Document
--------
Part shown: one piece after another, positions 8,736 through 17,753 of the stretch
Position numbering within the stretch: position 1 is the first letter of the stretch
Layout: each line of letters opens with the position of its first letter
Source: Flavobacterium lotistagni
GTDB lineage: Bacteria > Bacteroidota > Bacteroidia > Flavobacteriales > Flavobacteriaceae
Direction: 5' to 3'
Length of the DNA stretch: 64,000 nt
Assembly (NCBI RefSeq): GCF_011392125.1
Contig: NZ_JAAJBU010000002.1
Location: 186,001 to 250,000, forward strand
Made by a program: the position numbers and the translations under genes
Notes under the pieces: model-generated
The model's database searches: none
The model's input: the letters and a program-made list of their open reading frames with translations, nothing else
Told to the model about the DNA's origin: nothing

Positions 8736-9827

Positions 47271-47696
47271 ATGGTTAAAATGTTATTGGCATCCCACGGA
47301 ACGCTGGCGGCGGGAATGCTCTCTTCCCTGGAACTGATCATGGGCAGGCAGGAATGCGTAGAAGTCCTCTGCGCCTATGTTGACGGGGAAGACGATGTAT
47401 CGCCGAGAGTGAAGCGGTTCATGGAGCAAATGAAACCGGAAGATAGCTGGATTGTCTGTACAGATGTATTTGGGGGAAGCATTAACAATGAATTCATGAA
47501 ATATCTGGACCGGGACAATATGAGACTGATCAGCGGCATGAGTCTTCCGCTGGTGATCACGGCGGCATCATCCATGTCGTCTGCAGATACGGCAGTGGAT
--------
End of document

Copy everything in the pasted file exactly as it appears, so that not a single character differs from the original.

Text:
Part shown: one piece after another, positions 8,736 through 17,753 of the stretch
Position numbering within the stretch: position 1 is the first letter of the stretch
Layout: each line of letters opens with the position of its first letter
Source: Flavobacterium lotistagni
GTDB lineage: Bacteria > Bacteroidota > Bacteroidia > Flavobacteriales > Flavobacteriaceae
Direction: 5' to 3'
Length of the DNA stretch: 64,000 nt
Assembly (NCBI RefSeq): GCF_011392125.1
Contig: NZ_JAAJBU010000002.1
Location: 186,001 to 250,000, forward strand
Made by a program: the position numbers and the translations under genes
Notes under the pieces: model-generated
The model's database searches: none
The model's input: the letters and a program-made list of their open reading frames with translations, nothing else
Told to the model about the DNA's origin: nothing

Positions 8736-9827

Positions 47271-47696
47271 ATGGTTAAAATGTTATTGGCATCCCACGGA
47301 ACGCTGGCGGCGGGAATGCTCTCTTCCCTGGAACTGATCATGGGCAGGCAGGAATGCGTAGAAGTCCTCTGCGCCTATGTTGACGGGGAAGACGATGTAT
47401 CGCCGAGAGTGAAGCGGTTCATGGAGCAAATGAAACCGGAAGATAGCTGGATTGTCTGTACAGATGTATTTGGGGGAAGCATTAACAATGAATTCATGAA
47501 ATATCTGGACCGGGACAATATGAGACTGATCAGCGGCATGAGTCTTCCGCTGGTGATCACGGCGGCATCATCCATGTCGTCTGCAGATACGGCAGTGGAT